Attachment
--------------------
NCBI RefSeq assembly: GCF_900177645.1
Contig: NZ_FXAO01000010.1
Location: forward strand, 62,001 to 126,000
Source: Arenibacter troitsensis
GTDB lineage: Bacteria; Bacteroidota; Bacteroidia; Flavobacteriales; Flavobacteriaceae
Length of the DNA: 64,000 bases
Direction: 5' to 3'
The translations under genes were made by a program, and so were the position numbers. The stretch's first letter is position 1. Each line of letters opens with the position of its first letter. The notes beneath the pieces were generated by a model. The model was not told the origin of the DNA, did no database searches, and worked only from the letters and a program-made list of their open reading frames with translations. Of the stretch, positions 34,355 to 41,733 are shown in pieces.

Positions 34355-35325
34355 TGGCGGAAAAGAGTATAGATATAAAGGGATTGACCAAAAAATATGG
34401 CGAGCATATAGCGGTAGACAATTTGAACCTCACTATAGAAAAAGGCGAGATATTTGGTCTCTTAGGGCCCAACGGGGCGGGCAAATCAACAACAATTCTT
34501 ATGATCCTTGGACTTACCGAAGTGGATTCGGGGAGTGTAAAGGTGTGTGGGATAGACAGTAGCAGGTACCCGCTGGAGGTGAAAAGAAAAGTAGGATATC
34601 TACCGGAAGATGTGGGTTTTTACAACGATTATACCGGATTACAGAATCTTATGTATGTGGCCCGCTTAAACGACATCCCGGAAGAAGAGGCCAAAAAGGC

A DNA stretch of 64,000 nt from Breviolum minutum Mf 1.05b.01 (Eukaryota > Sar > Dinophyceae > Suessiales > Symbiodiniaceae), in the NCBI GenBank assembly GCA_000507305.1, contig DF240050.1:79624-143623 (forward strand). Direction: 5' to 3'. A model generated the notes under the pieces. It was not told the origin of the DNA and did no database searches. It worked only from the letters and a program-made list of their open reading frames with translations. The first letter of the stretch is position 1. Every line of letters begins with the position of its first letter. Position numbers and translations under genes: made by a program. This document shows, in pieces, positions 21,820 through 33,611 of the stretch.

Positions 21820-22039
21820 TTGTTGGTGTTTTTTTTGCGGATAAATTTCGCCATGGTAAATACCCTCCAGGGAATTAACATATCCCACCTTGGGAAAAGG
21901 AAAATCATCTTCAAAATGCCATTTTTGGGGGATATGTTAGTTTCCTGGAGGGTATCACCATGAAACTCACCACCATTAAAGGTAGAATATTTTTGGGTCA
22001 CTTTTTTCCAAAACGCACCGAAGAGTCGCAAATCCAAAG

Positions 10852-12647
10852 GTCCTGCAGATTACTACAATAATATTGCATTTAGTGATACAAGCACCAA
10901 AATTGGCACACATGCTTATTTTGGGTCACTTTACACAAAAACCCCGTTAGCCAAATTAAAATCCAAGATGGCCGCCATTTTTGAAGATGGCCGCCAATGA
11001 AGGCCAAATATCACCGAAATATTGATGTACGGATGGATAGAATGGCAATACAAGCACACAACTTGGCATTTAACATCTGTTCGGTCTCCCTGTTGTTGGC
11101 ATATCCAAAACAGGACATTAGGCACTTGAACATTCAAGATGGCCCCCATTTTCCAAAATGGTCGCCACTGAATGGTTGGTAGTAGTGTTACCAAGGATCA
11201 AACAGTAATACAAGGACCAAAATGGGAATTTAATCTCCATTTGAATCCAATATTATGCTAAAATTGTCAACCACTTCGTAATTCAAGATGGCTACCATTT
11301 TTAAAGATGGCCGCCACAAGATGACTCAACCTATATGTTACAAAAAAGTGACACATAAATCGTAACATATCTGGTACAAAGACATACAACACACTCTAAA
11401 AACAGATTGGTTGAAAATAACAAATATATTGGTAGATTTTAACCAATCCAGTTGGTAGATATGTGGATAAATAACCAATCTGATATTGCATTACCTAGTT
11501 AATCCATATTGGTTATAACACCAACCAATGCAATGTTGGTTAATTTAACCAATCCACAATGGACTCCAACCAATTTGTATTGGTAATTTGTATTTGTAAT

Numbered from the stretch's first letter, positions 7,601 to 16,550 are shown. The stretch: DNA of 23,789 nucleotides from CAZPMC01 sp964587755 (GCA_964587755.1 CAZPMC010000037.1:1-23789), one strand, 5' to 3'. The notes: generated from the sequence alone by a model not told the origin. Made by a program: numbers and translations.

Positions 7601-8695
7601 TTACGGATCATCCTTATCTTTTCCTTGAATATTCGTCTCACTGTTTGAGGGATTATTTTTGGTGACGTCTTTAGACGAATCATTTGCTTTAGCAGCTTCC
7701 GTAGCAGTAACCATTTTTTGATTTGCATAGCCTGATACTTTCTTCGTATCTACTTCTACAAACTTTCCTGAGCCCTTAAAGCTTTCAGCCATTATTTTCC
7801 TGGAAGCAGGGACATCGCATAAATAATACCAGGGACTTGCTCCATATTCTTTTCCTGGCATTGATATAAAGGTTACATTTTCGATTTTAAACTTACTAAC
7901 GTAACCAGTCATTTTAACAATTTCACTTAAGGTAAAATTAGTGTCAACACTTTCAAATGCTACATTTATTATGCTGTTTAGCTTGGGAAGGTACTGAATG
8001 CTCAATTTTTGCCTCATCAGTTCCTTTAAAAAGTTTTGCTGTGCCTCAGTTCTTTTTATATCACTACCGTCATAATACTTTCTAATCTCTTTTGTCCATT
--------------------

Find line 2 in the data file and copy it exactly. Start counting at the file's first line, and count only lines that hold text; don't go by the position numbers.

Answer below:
Contig: NZ_FXAO01000010.1